Instead of sending to hash160(pubkey(sha256("string"))), you could simply use hash160("string")

For explorers which display the hex value of the address hash (such as blockchain.com) you could encode numerical data directly, eg 0000000000000000000000000000000008675309

The catch is that the outputs will be (effectively) unspendable, which will pollute the UTXO space.
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October 02, 2018, 03:53:13 AM
Last edit: October 02, 2018, 09:32:42 AM by almightyruler
 #12

Just for fun I searched for some hex magic numbers:

Code:
deadbeef:
 1875a4b3640b3a6aa7b69ddeadbeef1274a32ab3
 2cedeadbeefc782db0d9fdd1859403ba4fb6a306
 429b24604593dbbe36376cd5deadbeef8d2ec7a9
 52deadbeef97ba7a45941b4383ebc275429d7a8c
 5425931b5b99c58b40bdce877ac13fb2deadbeef
 5bd18b6a42b9247ef79214b7f87a2b53deadbeef
 d7de29af7c8deadbeef2b7c5fcedd1a63e61493e
 deadbeef00000000b00b1350000000000f00baba
 deadbeeff21e63bba92d19eee659ea6986583358
 f9d6e2a2dca59ab6bf2bab6072a04deadbeef86e

badf00d:
 6be68581c7c55b30ac7d7dfbaadf00dd162aa236
 73e77c2f47963e30e794916c45baadf00da2bfe9
 86baadf00d9abbe2dc3c6b6648352ae40cc3c05c
 8d2f1da3a404cb53a146fbce1b3abaadf00d85d6
 9d2f11e50997b7b360d58a13baadf00d8ad177b9

facebooc:
 1dc16d838049ba8b38581483840d9fbcfaceb00c
 a57ac2b22eb4d19623a195faceb00cc4611e7828
 ca2189268c19faceb00c98765266d23d134eae7b


I checked several of these addresses and the funds have been spent, which means the match is likely to be coincidental. This one is an exception: https://www.blockchain.com/btc/address/deadbeef00000000b00b1350000000000f00baba

(I guess you could generate usable vanity MD160 addresses, too. Maybe that's what deadbeeff21e63bba92d19eee659ea6986583358 is?)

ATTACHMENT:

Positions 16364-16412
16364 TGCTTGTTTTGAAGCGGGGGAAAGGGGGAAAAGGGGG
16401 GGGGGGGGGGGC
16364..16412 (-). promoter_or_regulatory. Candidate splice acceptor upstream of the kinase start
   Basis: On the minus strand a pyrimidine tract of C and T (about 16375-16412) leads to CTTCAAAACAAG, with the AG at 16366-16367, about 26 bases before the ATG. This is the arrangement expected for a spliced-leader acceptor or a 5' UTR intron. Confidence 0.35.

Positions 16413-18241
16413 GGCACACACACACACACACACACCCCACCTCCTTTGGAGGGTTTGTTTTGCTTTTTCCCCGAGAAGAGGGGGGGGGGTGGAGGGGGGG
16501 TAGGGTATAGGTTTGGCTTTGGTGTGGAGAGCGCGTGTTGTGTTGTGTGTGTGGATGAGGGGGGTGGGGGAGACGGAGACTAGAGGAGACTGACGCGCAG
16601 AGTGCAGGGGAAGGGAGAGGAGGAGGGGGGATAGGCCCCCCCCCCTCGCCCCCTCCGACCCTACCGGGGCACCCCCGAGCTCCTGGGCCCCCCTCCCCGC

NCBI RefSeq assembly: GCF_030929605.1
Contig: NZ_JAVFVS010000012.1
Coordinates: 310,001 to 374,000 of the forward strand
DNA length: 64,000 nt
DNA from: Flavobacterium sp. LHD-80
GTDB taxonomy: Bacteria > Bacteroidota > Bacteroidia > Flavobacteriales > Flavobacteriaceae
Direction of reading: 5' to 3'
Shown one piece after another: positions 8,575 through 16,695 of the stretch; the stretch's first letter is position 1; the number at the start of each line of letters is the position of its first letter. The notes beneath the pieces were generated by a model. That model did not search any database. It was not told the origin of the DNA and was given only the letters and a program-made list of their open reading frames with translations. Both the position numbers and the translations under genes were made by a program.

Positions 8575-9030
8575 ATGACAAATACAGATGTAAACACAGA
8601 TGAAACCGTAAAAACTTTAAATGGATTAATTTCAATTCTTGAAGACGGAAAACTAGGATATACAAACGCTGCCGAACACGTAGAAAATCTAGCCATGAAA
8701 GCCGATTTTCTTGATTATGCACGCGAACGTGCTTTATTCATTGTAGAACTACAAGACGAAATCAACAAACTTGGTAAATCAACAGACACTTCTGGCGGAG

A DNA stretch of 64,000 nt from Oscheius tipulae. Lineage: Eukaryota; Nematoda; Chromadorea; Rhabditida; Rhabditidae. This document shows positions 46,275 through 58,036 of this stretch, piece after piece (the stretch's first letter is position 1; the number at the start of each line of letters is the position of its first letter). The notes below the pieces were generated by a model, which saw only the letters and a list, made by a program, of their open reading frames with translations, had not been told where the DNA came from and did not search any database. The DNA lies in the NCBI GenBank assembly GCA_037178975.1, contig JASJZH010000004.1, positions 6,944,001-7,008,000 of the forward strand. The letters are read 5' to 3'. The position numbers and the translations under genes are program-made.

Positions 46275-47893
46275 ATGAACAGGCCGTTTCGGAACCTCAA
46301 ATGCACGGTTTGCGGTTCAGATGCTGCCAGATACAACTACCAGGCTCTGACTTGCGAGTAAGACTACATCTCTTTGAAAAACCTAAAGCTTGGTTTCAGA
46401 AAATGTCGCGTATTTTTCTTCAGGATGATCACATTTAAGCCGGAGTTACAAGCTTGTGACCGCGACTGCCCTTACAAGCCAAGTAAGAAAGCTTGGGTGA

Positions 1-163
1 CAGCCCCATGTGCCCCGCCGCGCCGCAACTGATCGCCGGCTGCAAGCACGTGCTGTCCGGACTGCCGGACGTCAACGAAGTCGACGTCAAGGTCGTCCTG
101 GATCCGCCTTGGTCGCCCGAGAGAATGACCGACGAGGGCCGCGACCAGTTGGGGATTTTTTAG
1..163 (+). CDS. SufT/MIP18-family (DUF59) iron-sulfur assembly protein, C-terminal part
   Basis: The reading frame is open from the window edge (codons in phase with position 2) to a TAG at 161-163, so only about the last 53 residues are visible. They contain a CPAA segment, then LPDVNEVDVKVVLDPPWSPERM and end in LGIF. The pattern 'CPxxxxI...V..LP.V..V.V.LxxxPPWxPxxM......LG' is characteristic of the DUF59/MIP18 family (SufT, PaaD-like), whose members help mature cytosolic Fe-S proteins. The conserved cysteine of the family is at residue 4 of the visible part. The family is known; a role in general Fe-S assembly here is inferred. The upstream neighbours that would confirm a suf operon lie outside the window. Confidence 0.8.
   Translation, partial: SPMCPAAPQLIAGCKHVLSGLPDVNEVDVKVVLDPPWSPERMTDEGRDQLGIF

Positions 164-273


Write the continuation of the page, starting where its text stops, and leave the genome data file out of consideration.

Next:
Edit: I created a crude vanity generator for MD160 values. After 300 million random keys there are three generated addresses that are one hex digit off a 'deadbeef' prefix. So it's certainly possible.

deadbeeaa5eedf9508a895e25a65e1ddd71cbd75 1MJR9evt3JZF15yUQ7WBzYXEx36qWBshvR
deadbee292b0ed1c329c084b6a0cd19938a875da 1MJR9eS5daeCLSoAtemFuMZvDQkvYEdM4m
deadbee8a83a5832898e40f0afaebbcfe7fd3c0d 1MJR9eonBNVDiwzmS4BQNWwWTJVPHsHi6s

Edit again: after 600m keys I found me some md160 deadbeef! CPU time well spent (not!)

deadbeef9bf4d14b53cd7f0331ab82e186600250 https://www.blockchain.com/btc/address/1MJR9fEaGS4Qkf78FFdEVgTYqaBzvABpHm
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October 02, 2018, 11:20:17 AM
 #13

https://cryptograffiti.info
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October 02, 2018, 12:42:33 PM
 #14


Fun project, but different blockchain (ie. the page above is exploring the Bitcoin Cash blockchain, not the Bitcoin blockchain).

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October 02, 2018, 01:12:47 PM
 #15


So all this was generated by user entered text on a website? Game over, then. That's no fun.

-----

Something else related to address-as-data that I noticed: if you map the distribution of the first couple of bytes of all addresses (in raw/hex format), it's not as even as you would expect for a few hundred million cryptographic hashes. The following prefixes are over-represented:

0x0000 count 10049
0x04dd count 23896
0x0691 count 18798
0x69f3 count 34940
0x6aa3 count 12060

The average count, if evenly distributed, should be around 6800.

Why does the 0x69f3 slot have nearly 6 times more addresses than the average?

Drilling down further into that prefix:

3 bytes (only outliers shown)
0x69f373 count 2955
0x69f374 count 7744
0x69f375 count 7636
0x69f376 count 7669
0x69f377 count 2302

Things get more murky when I expand that to 4 and 5 bytes. I guess it may be several sets of embedded data which have many instances of the string 69 f3 7x in them.
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October 04, 2018, 11:51:06 AM
 #16


Fun project, but different blockchain (ie. the page above is exploring the Bitcoin Cash blockchain, not the Bitcoin blockchain).

That project was on Bitcoin blockchain in past. And there was not BitcoinCash in 2016